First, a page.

I can work standing up for two hours a day.
Big whup, right? I know. But for me, a year out from my vertebrae fusion surgery, it’s huge. Bigger still when you consider that, for about four years prior to the surgery, I had significant pain, the kind that hinders day-to-day quality of life.
I put off the surgery for a long time for various reasons, not the least of which were horror stories I heard from people about other people they knew who’d had fusion surgery and it didn’t help, maybe even made them worse. So they said.
But my pain got worse and worse. By the time I went in for the procedure, I was out of options. I could barely walk 30 feet without stopping for a break because of the pain shooting down my left leg. Sitting for any longer than 15-20 minutes could be unbearable. Finally, I met with my neurosurgeon, Dr. Alexander Drofa, and his confidence made me feel confident. (That’s us together at Sanford in downtown Fargo.)
Dr. Drofa isn’t just a miracle worker. He, himself, is a miracle. The staff members at Sanford who took care of me following my surgeries (I wound up having two) during my eight-day stay, from the nurses to the aides to the techs who took my blood pressure to the food workers who brought me my meals to the environmental services workers who cleaned my room – are each and every one miracles. My family members – Cassi, Saela, Martin, Mira and Carol – who have taken care of me and have been patient and kind with me through it all, are miracles.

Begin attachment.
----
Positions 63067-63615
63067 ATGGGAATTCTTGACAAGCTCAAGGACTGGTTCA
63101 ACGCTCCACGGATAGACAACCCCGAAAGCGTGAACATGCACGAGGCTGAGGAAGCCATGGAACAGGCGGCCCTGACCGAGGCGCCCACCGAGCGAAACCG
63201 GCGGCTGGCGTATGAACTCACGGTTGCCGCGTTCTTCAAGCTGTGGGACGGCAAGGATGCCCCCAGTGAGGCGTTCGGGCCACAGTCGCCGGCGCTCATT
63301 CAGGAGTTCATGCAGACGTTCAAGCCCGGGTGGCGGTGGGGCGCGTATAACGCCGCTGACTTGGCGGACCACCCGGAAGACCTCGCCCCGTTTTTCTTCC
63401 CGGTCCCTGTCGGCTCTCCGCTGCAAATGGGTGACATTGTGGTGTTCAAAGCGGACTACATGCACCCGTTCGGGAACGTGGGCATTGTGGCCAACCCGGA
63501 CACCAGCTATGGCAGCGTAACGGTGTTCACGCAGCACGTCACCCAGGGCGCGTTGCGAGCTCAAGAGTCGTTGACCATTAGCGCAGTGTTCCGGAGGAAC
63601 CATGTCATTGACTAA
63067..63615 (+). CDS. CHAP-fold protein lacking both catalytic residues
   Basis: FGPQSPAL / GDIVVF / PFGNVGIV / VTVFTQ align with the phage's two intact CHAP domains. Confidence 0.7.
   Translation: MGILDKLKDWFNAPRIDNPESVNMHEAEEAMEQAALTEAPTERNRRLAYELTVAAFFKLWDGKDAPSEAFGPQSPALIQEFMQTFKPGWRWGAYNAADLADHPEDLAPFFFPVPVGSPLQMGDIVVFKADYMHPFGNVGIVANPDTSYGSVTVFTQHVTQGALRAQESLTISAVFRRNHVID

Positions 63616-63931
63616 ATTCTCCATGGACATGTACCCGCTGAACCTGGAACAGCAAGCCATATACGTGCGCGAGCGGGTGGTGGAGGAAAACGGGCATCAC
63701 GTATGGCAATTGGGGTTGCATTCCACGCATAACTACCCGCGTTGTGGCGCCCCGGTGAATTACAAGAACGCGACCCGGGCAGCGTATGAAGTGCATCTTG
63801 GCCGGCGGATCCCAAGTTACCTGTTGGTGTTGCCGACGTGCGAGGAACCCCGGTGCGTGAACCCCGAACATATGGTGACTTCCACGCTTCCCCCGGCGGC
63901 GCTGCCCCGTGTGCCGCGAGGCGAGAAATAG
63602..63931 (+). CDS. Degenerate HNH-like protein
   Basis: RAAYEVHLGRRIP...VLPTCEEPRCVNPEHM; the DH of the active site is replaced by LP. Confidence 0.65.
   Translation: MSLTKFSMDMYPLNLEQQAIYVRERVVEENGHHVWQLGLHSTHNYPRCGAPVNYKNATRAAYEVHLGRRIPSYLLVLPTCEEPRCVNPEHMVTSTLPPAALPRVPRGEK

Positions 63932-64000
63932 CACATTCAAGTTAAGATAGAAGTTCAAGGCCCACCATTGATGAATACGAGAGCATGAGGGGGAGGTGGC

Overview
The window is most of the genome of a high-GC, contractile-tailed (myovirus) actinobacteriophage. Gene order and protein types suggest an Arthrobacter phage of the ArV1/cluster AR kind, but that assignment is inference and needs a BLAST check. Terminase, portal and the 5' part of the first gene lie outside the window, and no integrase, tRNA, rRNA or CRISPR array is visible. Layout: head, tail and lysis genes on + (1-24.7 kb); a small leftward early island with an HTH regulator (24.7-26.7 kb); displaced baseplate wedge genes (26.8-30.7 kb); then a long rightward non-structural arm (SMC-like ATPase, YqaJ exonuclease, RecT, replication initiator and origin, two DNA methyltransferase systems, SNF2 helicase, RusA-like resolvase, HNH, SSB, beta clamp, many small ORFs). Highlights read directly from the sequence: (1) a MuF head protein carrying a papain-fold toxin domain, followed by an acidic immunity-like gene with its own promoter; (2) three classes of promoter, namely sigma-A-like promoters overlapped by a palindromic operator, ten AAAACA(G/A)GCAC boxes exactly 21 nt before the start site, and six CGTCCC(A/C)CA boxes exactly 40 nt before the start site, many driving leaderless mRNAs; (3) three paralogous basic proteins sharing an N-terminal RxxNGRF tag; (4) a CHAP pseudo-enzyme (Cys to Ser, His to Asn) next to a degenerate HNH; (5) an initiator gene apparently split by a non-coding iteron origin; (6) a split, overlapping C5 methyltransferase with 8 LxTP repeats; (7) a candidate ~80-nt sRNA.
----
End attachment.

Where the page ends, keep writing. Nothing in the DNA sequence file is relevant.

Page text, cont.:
If you define a miracle as something that changes a life for the better, and I do, then miracles they most certainly are.
How do I know?
Because it’s been only a year since my surgery, and while I can’t run or lift more than 50 pounds at a time, I can walk as far I want to without debilitating pain. Because I can work at my standing desk for two hours or more each day. And because my back, body and life feel better every day.